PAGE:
Four months later, special inspection report on GSDF’s South Sudan activity logs still in the works


The Defense Ministry has not yet produced a report on the alleged mishandling of daily activity logs written by Ground Self-Defense Force (GSDF) troops during their peacekeeping mission in South Sudan.

It is being closely watched whether the report will be published before Prime Minister Shinzo Abe conducts a Cabinet reshuffle — possibly on Aug. 3 — in which Defense Minister Tomomi Inada is widely expected to be replaced.

Inada ordered the special inspection to be carried out into the case by the Defense Ministry Inspector General’s Office of Legal Compliance in March.

Following a request for the disclosure of the daily logs to review GSDF peacekeepers’ activities in the strife-torn African nation, GSDF officials said last December that they had been discarded. But it was later revealed that electronic data about the logs was still available on GSDF devices.

There is suspicion that an order may have been issued for the data to be deleted.

With the help of prosecutors, the special inspection office, under the direct control of the defense minister, has interviewed more than 100 personnel in an attempt to find out who decided to keep the data secret.

Some past special inspection cases took more than a year to complete. But the ministry is planning to publish the results of the ongoing inspection before the Cabinet reshuffle, with a source close to the ministry saying the report pertaining to this case should be published while Inada is in office.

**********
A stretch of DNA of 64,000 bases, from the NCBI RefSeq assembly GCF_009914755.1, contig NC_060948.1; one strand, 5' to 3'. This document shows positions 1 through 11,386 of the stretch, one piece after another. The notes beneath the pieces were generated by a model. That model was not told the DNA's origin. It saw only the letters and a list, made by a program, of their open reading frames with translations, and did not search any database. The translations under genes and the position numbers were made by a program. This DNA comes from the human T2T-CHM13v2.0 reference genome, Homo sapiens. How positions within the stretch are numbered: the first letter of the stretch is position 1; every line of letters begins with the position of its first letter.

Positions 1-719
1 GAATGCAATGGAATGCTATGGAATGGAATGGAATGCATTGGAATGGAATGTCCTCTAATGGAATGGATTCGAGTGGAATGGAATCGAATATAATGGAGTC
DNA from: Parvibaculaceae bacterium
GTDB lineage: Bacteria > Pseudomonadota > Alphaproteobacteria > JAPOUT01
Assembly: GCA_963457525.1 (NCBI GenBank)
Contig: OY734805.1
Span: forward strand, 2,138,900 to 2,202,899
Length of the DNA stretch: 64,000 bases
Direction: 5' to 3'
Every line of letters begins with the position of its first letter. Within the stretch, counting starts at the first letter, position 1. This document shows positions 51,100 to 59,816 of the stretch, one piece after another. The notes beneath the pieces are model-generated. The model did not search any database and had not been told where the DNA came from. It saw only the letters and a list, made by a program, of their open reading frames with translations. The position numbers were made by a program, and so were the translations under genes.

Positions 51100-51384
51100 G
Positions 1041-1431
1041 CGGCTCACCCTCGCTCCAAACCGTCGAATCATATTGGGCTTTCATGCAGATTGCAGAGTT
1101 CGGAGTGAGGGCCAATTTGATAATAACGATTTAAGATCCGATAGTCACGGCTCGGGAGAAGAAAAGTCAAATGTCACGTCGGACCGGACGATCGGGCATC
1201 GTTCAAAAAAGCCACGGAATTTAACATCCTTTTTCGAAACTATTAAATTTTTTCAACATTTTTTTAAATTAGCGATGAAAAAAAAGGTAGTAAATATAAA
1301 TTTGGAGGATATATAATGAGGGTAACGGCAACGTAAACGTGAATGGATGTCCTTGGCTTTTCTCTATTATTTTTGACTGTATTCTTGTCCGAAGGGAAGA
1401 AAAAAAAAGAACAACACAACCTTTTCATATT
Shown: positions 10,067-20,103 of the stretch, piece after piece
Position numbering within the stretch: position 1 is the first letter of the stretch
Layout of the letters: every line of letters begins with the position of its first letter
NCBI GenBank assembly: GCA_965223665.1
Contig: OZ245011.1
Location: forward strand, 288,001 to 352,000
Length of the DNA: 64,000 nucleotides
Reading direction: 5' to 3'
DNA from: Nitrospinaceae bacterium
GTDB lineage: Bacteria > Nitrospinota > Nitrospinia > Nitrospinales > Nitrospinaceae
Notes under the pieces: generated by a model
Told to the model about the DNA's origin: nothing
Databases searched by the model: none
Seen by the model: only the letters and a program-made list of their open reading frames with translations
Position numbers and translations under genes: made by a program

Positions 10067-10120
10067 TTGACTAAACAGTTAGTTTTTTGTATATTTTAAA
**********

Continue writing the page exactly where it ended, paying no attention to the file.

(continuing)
At a news conference Friday, Inada said she has instructed her ministry to announce the inspection results soon. But she also said it is important to confirm all the facts thoroughly.

One focus is disciplinary measures to be taken against those responsible for the scandal.

Senior GSDF officers are said to have denied organizational efforts to keep the data from being disclosed. A GSDF source said one officer is likely to have acted without authorization by surmising the intent of the top echelon.

Still, a senior Defense Ministry official said Gen. Toshiya Okabe, chief of staff of the GSDF, cannot escape responsibility.

The defense minister is not covered by the special inspection and the scrutiny will continue even if Inada is replaced in the coming Cabinet shake-up.

But Inada is expected to again be accused of lacking leadership if the results of an inspection she ordered are not published after four months, analysts said.